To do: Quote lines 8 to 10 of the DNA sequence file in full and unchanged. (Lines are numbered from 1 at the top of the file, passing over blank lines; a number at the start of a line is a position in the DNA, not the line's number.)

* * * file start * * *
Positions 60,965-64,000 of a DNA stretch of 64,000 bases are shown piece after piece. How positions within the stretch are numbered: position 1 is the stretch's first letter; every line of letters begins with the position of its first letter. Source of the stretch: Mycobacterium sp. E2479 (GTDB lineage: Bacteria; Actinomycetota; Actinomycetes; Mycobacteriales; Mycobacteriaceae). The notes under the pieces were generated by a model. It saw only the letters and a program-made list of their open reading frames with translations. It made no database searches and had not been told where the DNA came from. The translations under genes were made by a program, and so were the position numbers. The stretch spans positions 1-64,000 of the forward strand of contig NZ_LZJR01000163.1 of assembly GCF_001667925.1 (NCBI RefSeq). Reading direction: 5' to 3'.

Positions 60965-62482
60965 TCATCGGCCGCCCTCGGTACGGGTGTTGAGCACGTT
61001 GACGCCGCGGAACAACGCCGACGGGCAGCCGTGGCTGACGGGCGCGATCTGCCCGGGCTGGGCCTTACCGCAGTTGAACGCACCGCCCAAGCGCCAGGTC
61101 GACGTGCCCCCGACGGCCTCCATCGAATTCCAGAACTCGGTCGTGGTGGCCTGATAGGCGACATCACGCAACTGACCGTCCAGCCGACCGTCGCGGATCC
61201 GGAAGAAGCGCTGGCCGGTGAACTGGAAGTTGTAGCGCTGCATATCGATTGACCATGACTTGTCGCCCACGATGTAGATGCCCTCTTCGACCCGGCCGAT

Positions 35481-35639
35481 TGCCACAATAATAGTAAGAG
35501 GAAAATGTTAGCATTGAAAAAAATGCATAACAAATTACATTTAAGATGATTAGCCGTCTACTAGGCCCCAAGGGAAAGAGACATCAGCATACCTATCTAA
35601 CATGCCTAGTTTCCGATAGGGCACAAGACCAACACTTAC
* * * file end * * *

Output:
35481 TGCCACAATAATAGTAAGAG
35501 GAAAATGTTAGCATTGAAAAAAATGCATAACAAATTACATTTAAGATGATTAGCCGTCTACTAGGCCCCAAGGGAAAGAGACATCAGCATACCTATCTAA
35601 CATGCCTAGTTTCCGATAGGGCACAAGACCAACACTTAC